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Gimp-user Digest, Vol 7, Issue 15

This discussion is connected to the gimp-user-list.gnome.org mailing list which is provided by the GIMP developers and not related to gimpusers.com.

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20030408190017.B5A2B100CE@l... 07 Oct 20:15
  Gimp-user Digest, Vol 7, Issue 7 Michael J. Hammel 08 Apr 21:13
mjhammel@graphics-muse.org 07 Oct 20:15
  Gimp-user Digest, Vol 7, Issue 7 David Burren 09 Apr 02:25
20030416090043.596C410126@l... 07 Oct 20:15
  Gimp-user Digest, Vol 7, Issue 15 Michael J. Hammel 16 Apr 16:31
Michael J. Hammel
2003-04-08 21:13:46 UTC (over 17 years ago)

Gimp-user Digest, Vol 7, Issue 7

On Tue, 2003-04-08 at 14:00, jd wrote:

2. set default dpi to 300 ..so when i open jpegs they will be at 300dpi not 72...right?

No. The DPI default you set is for new images. JPEG images probably don't have a DPI set in them so they default to 72. You can change this after you open them by using Image->Scale and changing the DPI setting. Change the DPI first (even if it makes your image size get smaller) and accept the changes. Then go back into Image->Scale to resize the image at the new DPI. You can't scale the DPI *and* the image size at the same time.

I can't remember off hand if the JPEG format allows for DPI settings. If it does, it's possible the image has some DPI other than 72. But most JPEG's these days seem to come in Web ready format, which means 72 DPI.

NOTE: Web ready images *DO NOT* print well! 72 DPI is way to small for printing. You need at least 150DPI up to 300DPI, sometimes more (though I've not had to go higher yet).

3. save in tiff format

Uncompressed TIFF is easily accepted by most printers. If you compress it, there is the possibility that they won't be able to read it.

David Burren
2003-04-09 02:25:21 UTC (over 17 years ago)

Gimp-user Digest, Vol 7, Issue 7

On 08 Apr 2003 14:13:46 "EST", Michael J. Hammel wrote:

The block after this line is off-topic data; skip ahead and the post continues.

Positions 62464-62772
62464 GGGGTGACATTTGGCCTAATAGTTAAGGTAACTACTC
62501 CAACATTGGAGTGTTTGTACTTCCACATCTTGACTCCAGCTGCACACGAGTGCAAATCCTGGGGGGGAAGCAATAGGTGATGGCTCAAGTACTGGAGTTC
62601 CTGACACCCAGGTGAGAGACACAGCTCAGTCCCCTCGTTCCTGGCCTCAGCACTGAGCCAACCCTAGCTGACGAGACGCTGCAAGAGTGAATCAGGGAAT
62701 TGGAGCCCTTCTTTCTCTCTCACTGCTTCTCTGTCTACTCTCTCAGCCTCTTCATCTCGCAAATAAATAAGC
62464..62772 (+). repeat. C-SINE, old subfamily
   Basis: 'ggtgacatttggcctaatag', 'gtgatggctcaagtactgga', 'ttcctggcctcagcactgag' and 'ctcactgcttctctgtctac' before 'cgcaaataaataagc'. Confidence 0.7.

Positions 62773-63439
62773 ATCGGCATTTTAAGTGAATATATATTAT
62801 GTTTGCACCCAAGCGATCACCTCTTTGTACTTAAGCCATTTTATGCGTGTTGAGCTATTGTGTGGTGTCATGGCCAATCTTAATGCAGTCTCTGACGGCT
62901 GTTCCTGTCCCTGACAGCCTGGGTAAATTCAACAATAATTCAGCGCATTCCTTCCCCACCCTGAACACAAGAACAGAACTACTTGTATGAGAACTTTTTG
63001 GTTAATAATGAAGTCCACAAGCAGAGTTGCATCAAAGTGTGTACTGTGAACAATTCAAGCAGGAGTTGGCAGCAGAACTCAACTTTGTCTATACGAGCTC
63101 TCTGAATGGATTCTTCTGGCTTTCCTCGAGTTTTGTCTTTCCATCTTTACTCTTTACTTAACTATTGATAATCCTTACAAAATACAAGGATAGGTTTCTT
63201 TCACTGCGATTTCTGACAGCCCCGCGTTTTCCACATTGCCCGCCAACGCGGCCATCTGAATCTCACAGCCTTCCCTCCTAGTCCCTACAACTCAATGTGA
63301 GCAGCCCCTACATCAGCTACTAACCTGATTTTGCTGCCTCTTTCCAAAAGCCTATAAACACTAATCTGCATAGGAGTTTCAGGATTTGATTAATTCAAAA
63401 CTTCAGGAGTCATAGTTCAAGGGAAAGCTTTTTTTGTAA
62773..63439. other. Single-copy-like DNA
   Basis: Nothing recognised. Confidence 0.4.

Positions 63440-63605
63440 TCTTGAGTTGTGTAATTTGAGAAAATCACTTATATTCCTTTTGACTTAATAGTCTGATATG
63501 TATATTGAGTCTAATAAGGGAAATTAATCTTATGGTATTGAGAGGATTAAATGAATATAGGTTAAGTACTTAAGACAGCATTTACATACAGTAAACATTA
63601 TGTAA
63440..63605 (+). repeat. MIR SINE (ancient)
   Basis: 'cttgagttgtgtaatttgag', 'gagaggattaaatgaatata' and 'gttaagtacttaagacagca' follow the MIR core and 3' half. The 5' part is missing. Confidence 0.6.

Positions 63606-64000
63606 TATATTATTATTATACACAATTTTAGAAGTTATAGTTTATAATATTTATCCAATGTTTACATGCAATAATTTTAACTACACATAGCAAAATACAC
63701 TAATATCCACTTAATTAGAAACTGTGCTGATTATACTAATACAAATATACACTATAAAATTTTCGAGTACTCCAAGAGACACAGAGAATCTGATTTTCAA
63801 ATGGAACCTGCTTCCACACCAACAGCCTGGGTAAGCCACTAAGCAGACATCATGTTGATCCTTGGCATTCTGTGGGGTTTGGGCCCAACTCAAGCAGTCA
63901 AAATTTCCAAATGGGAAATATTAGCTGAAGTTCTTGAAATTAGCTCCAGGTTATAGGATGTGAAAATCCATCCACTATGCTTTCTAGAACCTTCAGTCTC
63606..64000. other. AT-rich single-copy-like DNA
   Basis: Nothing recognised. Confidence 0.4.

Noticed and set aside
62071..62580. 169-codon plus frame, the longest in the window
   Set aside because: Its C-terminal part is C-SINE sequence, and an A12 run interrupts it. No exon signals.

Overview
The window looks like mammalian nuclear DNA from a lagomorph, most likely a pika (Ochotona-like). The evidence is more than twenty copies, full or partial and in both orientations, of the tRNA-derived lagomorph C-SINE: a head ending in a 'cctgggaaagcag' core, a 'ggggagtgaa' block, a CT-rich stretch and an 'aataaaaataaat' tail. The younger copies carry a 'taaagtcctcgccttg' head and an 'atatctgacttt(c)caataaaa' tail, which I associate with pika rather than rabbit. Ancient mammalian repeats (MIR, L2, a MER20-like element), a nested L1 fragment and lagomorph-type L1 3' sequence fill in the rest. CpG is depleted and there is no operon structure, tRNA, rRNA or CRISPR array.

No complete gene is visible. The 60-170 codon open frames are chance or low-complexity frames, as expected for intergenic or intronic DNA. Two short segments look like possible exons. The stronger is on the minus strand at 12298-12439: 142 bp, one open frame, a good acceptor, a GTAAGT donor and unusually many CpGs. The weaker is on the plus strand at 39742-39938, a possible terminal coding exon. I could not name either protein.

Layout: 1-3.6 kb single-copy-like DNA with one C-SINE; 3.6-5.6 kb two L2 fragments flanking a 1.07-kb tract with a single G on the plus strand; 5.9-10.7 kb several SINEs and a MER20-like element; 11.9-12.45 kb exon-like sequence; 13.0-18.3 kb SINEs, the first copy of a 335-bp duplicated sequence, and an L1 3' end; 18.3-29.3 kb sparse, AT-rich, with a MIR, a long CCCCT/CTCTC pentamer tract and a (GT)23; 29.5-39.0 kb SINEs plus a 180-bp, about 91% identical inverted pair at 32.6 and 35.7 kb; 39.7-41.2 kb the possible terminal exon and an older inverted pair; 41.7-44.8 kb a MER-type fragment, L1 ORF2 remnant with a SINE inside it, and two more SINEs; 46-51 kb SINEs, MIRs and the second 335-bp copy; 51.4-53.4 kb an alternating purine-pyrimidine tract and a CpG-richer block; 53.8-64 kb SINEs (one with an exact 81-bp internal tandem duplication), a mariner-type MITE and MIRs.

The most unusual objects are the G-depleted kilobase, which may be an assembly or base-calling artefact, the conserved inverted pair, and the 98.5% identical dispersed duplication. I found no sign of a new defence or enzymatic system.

I can't remember off hand if the JPEG format allows for DPI settings. If it does, it's possible the image has some DPI other than 72. But most JPEG's these days seem to come in Web ready format, which means 72 DPI.

Indeed JPEGs use the same tags as defined in the TIFF spec for this. Although the value is fairly meaningless in this context, some digital cameras generate JPEGs with 180 dpi.

In the Gimp (and in Photoshop) when you save an image as a JPEG it saves the image's resolution with it. However Photoshop's "Save for Web" throws the resolution away and saves it at 72 dpi, and I've seen some people assume that JPEGs don't have a concept of resolution as a result. __
David

Michael J. Hammel
2003-04-16 16:31:29 UTC (over 17 years ago)

Gimp-user Digest, Vol 7, Issue 15

On Wed, 2003-04-16 at 04:00, John Culleton wrote:

So I ask the list: someone please provide me with a step by step download and install procedure. Please tell me exactly which zip files are needed and where they are. No more, no less. At this point assume that the LZW problem is not in play and the user doesn't have any emulators or whatever installed. The user just wants to download Gimp and start using it.=20

Some time back (last year) I pulled all the GIMP for Windows stuff I could find and packaged it up for easy installation. You can buy it on CD from my web site ($12 plus shipping) if you're interested.

http://www.graphics-muse.com/gfxmuse/gfxmuse.html

For what it's worth, my wife was opposed to GIMP vs Photoshop on Windows (she's not a Linux person) for a short time, until she learned her way around the UI. She now prefers GIMP for many tasks (she designs custom invitations: http://www.bluebugstudio.com/). The biggest problem Windows users have seems to be learning their way around the UI. I seldom hear feature complaints, except for CMYK issues.